On Oct. 8, the bakery's food permit was suspended. A week later, the business was served with a cease-and-desist letter and prohibited from operating in any capacity. Then on Oct. 27, Bake My Day was cited for operating without a permit.

Foster continues to operate. She said she is "trying to comply" with the rules by  removing the dining tables. She said she needs to meet with inspectors before she can get her permit back.

"I have to put food on my family's table," Foster said. "I just figured either one way or the other, I'm going down, so I might as well go down, you know, doing what I know is right." 

Posted notices show that Bake My Day remains under a closure order from Alberta Health Services. (Min Dhariwal/CBC)

Enforcement pressures 

The pandemic has placed unprecedented demand on inspectors and Alberta's complaints-driven enforcement system, AHS spokesperson Kerry Williamson said in a statement to CBC News. 

He said that as of Oct. 26, inspectors had resolved more than 100,000 COVID-related complaints and service requests since the start of the pandemic. In a typical year, AHS responds to about 10,000 complaints or service requests.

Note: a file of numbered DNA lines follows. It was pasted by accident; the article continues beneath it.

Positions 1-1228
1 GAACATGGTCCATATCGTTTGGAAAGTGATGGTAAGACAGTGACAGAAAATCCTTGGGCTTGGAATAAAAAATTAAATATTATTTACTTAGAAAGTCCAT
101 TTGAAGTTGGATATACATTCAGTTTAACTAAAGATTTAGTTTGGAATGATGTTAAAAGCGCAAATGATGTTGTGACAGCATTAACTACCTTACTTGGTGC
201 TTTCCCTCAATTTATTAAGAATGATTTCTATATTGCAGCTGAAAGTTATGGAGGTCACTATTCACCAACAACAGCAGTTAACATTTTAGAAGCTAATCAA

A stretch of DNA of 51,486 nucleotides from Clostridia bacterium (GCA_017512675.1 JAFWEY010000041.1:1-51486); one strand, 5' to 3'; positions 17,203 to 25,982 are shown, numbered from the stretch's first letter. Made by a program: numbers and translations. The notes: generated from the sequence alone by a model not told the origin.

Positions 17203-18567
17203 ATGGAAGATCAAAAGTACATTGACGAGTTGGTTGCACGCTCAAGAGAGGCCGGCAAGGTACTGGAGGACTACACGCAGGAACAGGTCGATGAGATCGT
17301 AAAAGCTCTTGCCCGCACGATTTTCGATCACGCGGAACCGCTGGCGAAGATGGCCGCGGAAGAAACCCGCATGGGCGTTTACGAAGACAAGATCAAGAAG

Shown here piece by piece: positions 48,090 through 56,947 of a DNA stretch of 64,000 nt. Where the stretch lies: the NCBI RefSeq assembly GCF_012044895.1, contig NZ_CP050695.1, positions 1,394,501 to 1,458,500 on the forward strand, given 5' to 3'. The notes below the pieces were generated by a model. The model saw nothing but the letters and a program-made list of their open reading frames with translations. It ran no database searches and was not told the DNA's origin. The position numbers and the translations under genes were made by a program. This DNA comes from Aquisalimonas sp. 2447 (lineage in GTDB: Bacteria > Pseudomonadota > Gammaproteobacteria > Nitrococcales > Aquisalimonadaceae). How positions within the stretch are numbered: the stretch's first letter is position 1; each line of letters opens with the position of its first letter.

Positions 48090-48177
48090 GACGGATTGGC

About 97 per cent of complaints from the public are resolved through education, Williamson said. He said that only 280 executive-officer orders related to COVID infractions have been issued since the pandemic began.

"Our first step is always education. It is only when significant risk is identified or continued non-compliance is noted that AHS resorts to enforcement action." 

I know there's COVID, but I don't believe it's a pandemic.- Willie Peters

When the vaccine passport system was introduced, Willie Peters continued to serve unvaccinated diners at the Espresso House in La Crete, near High Level.

On Oct. 6, AHS suspended his permit for failing to comply.

AHS documents show the restaurant has been repeatedly cited for contravening COVID orders, dating back to January of this year.

Most recently, on Oct. 19, the business was cited for remaining open with a suspended food handling permit. AHS confirms the permit was reinstated Oct. 21.

"I know there's COVID, but I don't believe it's a pandemic," Peters said. "I think that's all made up."


  • This story has been updated to make it clear that health authorities say approved vaccines are both safe and effective.
    Nov 01, 2021 12:12 PM MT


Wallis Snowdon is a journalist with CBC Edmonton focused on bringing stories to the website and the airwaves. Originally from New Brunswick, Wallis has reported in communities across Canada, from Halifax to Fort McMurray. She previously worked as a digital and current affairs producer with CBC Radio in Edmonton. Share your stories with Wallis at wallis.snowdon@cbc.ca.